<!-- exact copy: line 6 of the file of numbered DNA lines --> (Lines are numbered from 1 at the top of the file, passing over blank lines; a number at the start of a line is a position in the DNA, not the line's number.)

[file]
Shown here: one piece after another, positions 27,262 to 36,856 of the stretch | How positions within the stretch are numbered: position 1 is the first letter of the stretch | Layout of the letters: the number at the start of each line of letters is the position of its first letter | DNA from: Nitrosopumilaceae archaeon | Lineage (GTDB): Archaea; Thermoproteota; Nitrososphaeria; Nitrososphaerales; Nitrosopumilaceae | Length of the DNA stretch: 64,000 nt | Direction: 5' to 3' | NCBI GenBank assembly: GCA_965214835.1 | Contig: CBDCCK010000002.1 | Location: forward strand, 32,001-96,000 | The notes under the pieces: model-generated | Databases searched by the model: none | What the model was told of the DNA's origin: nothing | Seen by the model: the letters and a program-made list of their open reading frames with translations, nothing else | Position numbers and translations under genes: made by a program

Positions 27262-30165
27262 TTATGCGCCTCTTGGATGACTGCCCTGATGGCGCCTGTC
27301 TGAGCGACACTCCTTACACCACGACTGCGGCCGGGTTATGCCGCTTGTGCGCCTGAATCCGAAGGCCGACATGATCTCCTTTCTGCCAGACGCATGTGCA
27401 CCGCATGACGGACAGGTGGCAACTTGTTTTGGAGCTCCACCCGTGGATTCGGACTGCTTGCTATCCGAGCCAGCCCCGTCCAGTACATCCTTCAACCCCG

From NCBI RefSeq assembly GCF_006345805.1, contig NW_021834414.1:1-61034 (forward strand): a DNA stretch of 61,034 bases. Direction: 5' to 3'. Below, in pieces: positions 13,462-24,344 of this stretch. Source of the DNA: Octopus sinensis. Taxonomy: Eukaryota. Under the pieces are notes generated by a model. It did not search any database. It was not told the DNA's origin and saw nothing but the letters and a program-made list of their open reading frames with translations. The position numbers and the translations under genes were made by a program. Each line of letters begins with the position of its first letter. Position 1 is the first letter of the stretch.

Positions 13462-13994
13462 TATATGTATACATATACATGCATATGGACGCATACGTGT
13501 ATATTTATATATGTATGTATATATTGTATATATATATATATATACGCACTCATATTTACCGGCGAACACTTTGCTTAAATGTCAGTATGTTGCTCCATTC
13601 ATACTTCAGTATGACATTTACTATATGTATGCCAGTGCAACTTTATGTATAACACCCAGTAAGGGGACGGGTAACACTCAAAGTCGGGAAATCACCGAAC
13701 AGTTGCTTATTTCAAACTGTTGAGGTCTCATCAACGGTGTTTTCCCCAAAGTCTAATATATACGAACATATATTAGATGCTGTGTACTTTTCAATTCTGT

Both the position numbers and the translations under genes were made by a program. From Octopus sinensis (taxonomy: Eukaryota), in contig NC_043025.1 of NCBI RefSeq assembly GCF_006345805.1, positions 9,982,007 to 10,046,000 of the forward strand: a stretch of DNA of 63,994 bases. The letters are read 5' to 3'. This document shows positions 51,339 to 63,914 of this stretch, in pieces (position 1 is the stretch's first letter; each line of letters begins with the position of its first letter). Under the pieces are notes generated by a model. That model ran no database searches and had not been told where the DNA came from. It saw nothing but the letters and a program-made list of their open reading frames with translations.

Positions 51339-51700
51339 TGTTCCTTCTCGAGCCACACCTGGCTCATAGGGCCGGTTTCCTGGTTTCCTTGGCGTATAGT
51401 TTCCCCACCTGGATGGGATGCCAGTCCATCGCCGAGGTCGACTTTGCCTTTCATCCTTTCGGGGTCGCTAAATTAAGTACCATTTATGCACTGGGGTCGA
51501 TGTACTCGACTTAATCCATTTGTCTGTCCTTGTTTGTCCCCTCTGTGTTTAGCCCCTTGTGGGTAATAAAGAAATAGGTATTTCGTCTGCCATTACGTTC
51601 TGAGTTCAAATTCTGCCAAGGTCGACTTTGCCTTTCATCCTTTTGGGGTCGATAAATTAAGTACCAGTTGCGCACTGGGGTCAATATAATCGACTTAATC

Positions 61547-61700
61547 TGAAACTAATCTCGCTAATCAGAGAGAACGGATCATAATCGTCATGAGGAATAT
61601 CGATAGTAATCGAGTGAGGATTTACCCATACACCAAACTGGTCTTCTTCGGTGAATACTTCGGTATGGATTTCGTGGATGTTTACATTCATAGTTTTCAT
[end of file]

From NCBI RefSeq assembly GCF_006345805.1, contig NW_021834414.1:1-61034 (forward strand): a DNA stretch of 61,034 bases. Direction: 5' to 3'. Below, in pieces: positions 13,462-24,344 of this stretch. Source of the DNA: Octopus sinensis. Taxonomy: Eukaryota. Under the pieces are notes generated by a model. It did not search any database. It was not told the DNA's origin and saw nothing but the letters and a program-made list of their open reading frames with translations. The position numbers and the translations under genes were made by a program. Each line of letters begins with the position of its first letter. Position 1 is the first letter of the stretch.